4 Citizens are also encouraged to invest in anti-theft devices where possible. Although it may be at a cost, these devices serve as very effective deterrents. Anti-theft devices include GPS systems, Club Locks (a small device that is fitted to the brake pedal), Gas Locks, Transmission Locks, Alarm Systems, Kill switches, and Stealth Configuration. It is also recommended that these devices should be installed by reputable companies. As citizens, it is your right to request any information from these businesses. If the company fails or hesitates to provide information, this behaviour is a cause for concern and raises a red flag.

5 With respect to the robbery of Motor vehicles, the TTPS would like to highlight the main methods used by criminals to commit these robberies.

These are:

- Confronting the victim in their driveway/front gate and stealing their vehicle (usually at gun point).

- Posing as passengers and relieving the driver of the vehicle which was for hire.

- Forcefully stopping victims while driving on the roadways and taking away their vehicles.

- Entering the victim’s residence while the victims are at home and relieving the victims of their vehicles.

In light of these methods, citizens are advised to be extra cautious when exiting vehicles in their driveway or by their front gate. Robberies which occurred at the victim’s driveway/front gate were predominantly committed at night, in particular during the time frame of 8 pm to midnight. Persons who also ply their vehicle for hire should exercise the necessary caution when picking up passengers. Taxi drivers throughout the country have been targeted, in particular, those who ply their vehicle along the Eastern Main Road, from San Juan to Port-of-Spain.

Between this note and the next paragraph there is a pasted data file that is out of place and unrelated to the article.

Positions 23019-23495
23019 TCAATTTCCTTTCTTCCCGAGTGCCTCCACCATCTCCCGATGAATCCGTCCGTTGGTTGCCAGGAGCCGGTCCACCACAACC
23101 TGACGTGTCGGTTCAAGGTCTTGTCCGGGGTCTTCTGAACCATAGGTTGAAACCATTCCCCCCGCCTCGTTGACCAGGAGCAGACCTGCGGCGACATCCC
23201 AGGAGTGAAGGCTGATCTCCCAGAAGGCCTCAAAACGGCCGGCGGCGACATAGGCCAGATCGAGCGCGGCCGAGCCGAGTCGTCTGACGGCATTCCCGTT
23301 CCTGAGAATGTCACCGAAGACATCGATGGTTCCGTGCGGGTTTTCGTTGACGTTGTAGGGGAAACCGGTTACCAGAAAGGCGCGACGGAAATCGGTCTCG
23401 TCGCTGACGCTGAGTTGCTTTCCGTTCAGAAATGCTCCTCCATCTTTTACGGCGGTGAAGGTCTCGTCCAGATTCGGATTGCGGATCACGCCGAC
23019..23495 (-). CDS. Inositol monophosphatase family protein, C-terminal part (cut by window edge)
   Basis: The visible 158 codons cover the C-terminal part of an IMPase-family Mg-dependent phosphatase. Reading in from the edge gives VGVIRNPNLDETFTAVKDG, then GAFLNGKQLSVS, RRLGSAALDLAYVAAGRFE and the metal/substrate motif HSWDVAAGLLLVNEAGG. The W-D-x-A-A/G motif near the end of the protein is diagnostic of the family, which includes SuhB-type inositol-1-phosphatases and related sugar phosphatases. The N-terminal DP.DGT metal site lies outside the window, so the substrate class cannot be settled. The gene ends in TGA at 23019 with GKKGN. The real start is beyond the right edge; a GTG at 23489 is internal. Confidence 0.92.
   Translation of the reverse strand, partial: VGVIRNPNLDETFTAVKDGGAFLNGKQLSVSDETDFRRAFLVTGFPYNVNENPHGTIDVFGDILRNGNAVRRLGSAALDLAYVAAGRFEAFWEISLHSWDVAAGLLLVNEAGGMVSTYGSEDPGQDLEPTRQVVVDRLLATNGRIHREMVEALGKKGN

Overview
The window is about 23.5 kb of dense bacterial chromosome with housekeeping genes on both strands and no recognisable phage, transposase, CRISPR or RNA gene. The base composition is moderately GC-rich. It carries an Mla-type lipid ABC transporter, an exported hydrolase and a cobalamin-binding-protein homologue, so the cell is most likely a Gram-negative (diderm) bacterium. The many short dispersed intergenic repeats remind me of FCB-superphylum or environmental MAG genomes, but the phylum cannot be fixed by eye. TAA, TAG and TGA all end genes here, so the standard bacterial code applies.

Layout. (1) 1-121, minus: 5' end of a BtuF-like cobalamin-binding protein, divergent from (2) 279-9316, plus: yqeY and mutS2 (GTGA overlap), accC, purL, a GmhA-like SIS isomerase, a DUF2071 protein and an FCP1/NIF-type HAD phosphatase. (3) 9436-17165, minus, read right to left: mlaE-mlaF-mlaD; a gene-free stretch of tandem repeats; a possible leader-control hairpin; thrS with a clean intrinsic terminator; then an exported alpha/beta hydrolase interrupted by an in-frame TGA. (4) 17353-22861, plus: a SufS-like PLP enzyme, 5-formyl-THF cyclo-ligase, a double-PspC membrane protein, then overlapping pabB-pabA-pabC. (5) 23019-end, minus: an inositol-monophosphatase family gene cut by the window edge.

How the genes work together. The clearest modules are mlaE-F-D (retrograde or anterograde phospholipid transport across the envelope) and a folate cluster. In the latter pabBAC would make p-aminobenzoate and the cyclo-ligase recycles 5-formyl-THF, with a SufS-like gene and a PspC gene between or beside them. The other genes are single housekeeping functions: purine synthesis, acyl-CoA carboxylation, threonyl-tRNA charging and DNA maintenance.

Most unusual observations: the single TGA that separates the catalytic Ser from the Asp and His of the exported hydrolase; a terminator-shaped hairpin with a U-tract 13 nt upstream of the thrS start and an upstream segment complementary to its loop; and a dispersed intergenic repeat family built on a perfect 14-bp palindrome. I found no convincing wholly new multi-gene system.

The TTPS further made recommendations pertaining to the upcoming Christmas season. Citizens are encouraged to be vigilant when conducting their errands and partaking in the various activities that comes with the season.

Citizens are reminded to:
1 Do not leave toddlers, children or even elderly persons in vehicles unattended for lengthy periods of time.

2 Do not leave your vehicles unattended while it is switched on at any point as this would render the vehicle vulnerable to an easy theft. It has been noticed that citizens leave their vehicle switched on and hastily enter institutions to conduct business. This habit has also been noticed at gas stations and various ATMs, as citizens leave their vehicles with the engine running to conduct transactions. 

3 Citizens should also not leave valuable items in their vehicles such as large amounts of cash, jewellery, laptops and cell phones. Citizens should also be mindful while shopping, to not leave purchased items in their vehicles for long periods. These items can be potentially targeted by criminals.

4 Furthermore, persons leaving banks and other financial institutions with large amounts of cash should remain attentive and be aware of their surroundings particularly when returning to their vehicles. Citizens should also stay alert to the possibility of being followed when leaving these institutions.

5 The TTPS would also like to encourage citizens to report any suspicious vehicles they may see parked in their neighbourhood or community. These vehicles may be involved in criminal activities and can be used to commit a number of different offences. Citizens can contact 999, 555, 800-TIPS or inform the nearest police station if this situation exists. Motor vehicle owners are also cautioned that when a vehicle is bought, the vehicle should be transferred to your name within the prescribed time (7 days) and ensure that it is purchased from a reputable company or a person known to you.